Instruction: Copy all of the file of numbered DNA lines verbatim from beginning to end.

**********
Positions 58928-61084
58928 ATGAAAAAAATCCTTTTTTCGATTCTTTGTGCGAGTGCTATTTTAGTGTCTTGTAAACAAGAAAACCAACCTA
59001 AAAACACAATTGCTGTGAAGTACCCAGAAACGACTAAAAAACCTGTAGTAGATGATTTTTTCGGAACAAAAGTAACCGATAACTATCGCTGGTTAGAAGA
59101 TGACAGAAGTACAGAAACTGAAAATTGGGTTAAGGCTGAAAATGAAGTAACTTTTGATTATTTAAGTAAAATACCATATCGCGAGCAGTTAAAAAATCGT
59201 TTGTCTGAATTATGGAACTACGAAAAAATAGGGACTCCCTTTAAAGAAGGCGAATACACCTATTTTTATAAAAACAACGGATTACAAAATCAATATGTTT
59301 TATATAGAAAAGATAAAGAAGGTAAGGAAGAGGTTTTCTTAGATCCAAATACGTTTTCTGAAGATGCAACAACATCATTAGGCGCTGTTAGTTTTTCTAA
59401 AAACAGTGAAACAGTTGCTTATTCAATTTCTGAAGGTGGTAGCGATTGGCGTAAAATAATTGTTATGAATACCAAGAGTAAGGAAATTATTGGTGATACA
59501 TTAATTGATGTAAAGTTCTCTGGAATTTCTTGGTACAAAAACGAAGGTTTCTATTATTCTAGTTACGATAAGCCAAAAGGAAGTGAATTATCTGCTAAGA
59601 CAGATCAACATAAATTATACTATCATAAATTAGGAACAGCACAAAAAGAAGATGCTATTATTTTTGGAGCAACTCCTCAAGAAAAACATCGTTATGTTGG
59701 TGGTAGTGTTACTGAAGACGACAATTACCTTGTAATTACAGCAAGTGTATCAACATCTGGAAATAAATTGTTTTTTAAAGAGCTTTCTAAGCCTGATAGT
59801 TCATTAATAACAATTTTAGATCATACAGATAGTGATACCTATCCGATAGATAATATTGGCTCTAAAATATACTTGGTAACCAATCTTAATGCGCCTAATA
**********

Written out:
Positions 58928-61084
58928 ATGAAAAAAATCCTTTTTTCGATTCTTTGTGCGAGTGCTATTTTAGTGTCTTGTAAACAAGAAAACCAACCTA
59001 AAAACACAATTGCTGTGAAGTACCCAGAAACGACTAAAAAACCTGTAGTAGATGATTTTTTCGGAACAAAAGTAACCGATAACTATCGCTGGTTAGAAGA
59101 TGACAGAAGTACAGAAACTGAAAATTGGGTTAAGGCTGAAAATGAAGTAACTTTTGATTATTTAAGTAAAATACCATATCGCGAGCAGTTAAAAAATCGT
59201 TTGTCTGAATTATGGAACTACGAAAAAATAGGGACTCCCTTTAAAGAAGGCGAATACACCTATTTTTATAAAAACAACGGATTACAAAATCAATATGTTT
59301 TATATAGAAAAGATAAAGAAGGTAAGGAAGAGGTTTTCTTAGATCCAAATACGTTTTCTGAAGATGCAACAACATCATTAGGCGCTGTTAGTTTTTCTAA
59401 AAACAGTGAAACAGTTGCTTATTCAATTTCTGAAGGTGGTAGCGATTGGCGTAAAATAATTGTTATGAATACCAAGAGTAAGGAAATTATTGGTGATACA
59501 TTAATTGATGTAAAGTTCTCTGGAATTTCTTGGTACAAAAACGAAGGTTTCTATTATTCTAGTTACGATAAGCCAAAAGGAAGTGAATTATCTGCTAAGA
59601 CAGATCAACATAAATTATACTATCATAAATTAGGAACAGCACAAAAAGAAGATGCTATTATTTTTGGAGCAACTCCTCAAGAAAAACATCGTTATGTTGG
59701 TGGTAGTGTTACTGAAGACGACAATTACCTTGTAATTACAGCAAGTGTATCAACATCTGGAAATAAATTGTTTTTTAAAGAGCTTTCTAAGCCTGATAGT
59801 TCATTAATAACAATTTTAGATCATACAGATAGTGATACCTATCCGATAGATAATATTGGCTCTAAAATATACTTGGTAACCAATCTTAATGCGCCTAATA